(UPDATED Sept. 29) Connecticut is a land of paradoxes. On the one hand, while some are trying to make secrecy the norm again, we still have some of the strongest freedom-of-information and open-government laws in the country. On the other hand, our state is sometimes run like a third-world country, replete with enough graft and chicanery to make Boss Tweed blush.
The corruption piece has reared its ugly head in recent months with the brief trial and conviction of Robert Braddock Jr., the finance director of the unsuccessful 2012 congressional campaign of then-Speaker of the House Chris Donovan.
Braddock was one of eight people implicated in a pay-to-play scheme in which straw donors gave money to Donovan’s congressional campaign in exchange for killing legislation that would have imposed new taxes on the state’s roll-your-own cigarette industry. The other seven defendants pleaded guilty.
Braddock contested the charges but his lawyer failed to offer any evidence or put any witnesses on the stand for the week-long trial. The jury only needed three hours to convict him and on Aug. 27 the judge sentenced him to 38 months.
Donovan’s campaign manager, Josh Nassi, was among those who pleaded guilty. He was sentenced to 28 months in prison on Sept. 19.
During the Braddock jury’s deliberations, Donovan, the 20-year legislator and former union activist, maintained his innocence. He hasn’t been charged with any crime. But his own words, uttered to a key player as the scandal unfolded, suggest otherwise. In Nassi’s sentencing memorandum filed last week, federal prosecutors went as far as they have gone thus far in public, highlighting comments from Donovan in two recorded conversations as evidence that the Speaker knew about the scheme.
In the sentencing memorandum, Assistant U.S. Attorney Christopher Mattei cites a recorded phone call in which Donovan spoke with Harry “Ray” Soucy — the former correction officer who orchestrated the conspiracy on behalf of the smoke shop owners:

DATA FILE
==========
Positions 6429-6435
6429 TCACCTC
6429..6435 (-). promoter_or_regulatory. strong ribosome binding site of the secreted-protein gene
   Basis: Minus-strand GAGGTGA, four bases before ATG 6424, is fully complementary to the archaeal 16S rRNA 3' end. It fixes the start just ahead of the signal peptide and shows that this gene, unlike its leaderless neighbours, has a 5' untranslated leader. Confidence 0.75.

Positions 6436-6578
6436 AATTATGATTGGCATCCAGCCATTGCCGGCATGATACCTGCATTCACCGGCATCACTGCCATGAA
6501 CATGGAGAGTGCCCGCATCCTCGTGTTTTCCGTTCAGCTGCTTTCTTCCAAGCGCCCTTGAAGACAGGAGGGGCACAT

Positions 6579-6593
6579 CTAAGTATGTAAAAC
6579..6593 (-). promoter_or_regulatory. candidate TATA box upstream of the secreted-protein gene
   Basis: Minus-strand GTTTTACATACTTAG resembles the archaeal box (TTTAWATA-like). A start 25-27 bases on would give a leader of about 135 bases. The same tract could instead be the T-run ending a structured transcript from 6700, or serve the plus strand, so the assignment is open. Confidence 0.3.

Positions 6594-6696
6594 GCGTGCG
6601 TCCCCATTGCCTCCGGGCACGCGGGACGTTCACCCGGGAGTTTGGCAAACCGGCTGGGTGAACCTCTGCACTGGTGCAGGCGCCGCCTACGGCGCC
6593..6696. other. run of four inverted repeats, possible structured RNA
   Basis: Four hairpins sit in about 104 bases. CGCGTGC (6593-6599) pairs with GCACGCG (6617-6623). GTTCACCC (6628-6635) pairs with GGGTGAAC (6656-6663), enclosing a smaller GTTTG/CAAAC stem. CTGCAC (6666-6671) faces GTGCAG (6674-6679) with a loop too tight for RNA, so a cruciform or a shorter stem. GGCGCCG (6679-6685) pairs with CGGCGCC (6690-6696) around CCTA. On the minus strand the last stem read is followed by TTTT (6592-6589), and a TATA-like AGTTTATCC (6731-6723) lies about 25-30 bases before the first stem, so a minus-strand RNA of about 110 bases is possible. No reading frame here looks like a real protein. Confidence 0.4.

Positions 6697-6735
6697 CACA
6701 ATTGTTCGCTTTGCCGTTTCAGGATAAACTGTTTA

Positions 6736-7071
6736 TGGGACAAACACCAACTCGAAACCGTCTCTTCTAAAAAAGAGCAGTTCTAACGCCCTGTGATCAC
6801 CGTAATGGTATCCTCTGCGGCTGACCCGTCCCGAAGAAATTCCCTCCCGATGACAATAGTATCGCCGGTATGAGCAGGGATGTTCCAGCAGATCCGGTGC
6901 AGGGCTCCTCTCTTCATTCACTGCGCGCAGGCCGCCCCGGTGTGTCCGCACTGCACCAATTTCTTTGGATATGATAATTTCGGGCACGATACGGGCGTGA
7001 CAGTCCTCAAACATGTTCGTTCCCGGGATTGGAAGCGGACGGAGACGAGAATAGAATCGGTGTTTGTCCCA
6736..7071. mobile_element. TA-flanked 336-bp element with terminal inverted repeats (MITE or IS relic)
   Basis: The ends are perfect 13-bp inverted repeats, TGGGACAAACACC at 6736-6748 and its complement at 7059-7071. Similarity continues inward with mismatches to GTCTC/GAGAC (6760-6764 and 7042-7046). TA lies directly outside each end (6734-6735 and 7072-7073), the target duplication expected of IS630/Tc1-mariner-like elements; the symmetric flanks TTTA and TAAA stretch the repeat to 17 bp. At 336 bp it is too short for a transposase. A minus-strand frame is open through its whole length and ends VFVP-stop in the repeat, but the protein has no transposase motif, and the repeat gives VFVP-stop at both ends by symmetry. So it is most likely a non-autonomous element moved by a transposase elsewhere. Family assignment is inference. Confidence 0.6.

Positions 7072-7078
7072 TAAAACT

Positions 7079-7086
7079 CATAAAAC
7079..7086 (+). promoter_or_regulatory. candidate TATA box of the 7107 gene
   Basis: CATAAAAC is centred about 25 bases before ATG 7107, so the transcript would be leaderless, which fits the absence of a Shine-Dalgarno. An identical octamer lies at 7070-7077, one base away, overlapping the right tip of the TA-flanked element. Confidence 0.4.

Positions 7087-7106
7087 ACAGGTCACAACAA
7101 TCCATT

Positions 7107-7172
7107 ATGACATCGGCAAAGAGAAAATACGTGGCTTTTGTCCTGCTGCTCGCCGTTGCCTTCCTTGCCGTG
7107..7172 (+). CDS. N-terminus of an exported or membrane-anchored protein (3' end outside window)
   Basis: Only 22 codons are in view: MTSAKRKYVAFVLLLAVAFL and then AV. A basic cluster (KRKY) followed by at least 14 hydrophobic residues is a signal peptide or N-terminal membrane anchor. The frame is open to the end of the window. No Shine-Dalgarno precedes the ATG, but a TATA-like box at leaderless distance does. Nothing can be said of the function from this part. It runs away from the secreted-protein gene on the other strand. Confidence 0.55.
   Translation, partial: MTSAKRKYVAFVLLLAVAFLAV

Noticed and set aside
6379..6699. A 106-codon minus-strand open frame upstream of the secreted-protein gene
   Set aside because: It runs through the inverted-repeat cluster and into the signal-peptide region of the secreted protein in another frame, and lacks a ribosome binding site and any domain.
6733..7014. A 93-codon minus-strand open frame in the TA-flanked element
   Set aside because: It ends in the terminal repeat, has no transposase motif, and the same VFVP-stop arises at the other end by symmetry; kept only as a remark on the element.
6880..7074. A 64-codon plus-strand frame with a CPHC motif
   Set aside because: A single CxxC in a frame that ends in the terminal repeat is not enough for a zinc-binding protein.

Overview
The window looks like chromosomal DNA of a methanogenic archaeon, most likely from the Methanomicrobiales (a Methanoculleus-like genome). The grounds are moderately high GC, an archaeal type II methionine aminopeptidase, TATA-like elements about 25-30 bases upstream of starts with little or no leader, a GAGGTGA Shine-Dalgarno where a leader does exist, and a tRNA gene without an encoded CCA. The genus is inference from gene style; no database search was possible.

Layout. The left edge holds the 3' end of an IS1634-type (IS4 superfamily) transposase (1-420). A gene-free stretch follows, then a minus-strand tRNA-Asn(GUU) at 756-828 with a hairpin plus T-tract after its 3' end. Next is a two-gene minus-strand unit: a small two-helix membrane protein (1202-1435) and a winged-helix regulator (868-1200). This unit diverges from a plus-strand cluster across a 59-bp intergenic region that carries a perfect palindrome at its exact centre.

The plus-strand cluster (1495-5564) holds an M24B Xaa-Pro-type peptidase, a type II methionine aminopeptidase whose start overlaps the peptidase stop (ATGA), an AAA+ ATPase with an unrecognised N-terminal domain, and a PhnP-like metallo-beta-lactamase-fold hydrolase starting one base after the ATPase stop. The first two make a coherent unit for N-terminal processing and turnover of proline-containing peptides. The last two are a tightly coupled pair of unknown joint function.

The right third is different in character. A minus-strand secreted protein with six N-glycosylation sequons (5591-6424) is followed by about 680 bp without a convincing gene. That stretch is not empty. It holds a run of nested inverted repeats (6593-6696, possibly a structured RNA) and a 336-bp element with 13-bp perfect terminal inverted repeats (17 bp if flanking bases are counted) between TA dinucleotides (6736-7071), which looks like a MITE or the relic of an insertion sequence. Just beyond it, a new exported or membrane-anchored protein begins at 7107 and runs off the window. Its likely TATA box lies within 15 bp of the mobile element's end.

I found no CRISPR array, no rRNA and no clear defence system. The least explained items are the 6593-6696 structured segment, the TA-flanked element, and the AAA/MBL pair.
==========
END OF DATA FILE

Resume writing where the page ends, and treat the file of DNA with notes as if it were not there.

“It is undisputed that, on May 2, 2012, Mr. Donovan contacted Mr. Soucy at Mr. Nassi’s request,” Mattei wrote. “The recording of that call makes plain that Mr. Donovan understood from Mr. Nassi that Mr. Soucy was seeking to secure his commitment to defeat the RYO Legislation in exchange for campaign contributions.”
Later, at the 2012 Democratic convention that nominated him to run for Congress, Donovan was approached by Soucy and was recorded saying, “I took care of you, didn’t I?” Donovan’s explanation that such an exchange passes for a standard greeting to a constituent is laughable — and he knows it.
Mattei further reiterated much of the above evidence in his memorandum, concluding that it’s clear that Donovan understood the scheme to trade campaign contributions for legislative influence.
But the tentacles of the scandal spread wide and appear to have ensnared two other powerful lawmakers in Hartford. Republican Rep. Larry Cafero, the House minority leader, also was on the receiving end of Soucy’s cash. At the Braddock trial, Soucy testified that he put $5,000 in cash in Cafero’s office refrigerator — a charge Cafero hotly denied.
But Cafero’s denial was quickly shown to be something less than truthful when prosecutors introduced video footage at the trial the following day showing a conversation between Cafero and Soucy in Cafero’s office.
In the video, it’s clear that Cafero is made aware of what their smoke shop business is about and suggests he may soon be a customer. Soucy then attempts to hand Cafero a donation, saying “So I don’t have to do a postage.” That part of the conversation appears to take place close to the office refrigerator, as Soucy asks whether Cafero has “anything good cold to drink in there?”
The video is not definitive as to whether Soucy physically placed anything in the refrigerator, and Cafero has denied that Soucy actually did so.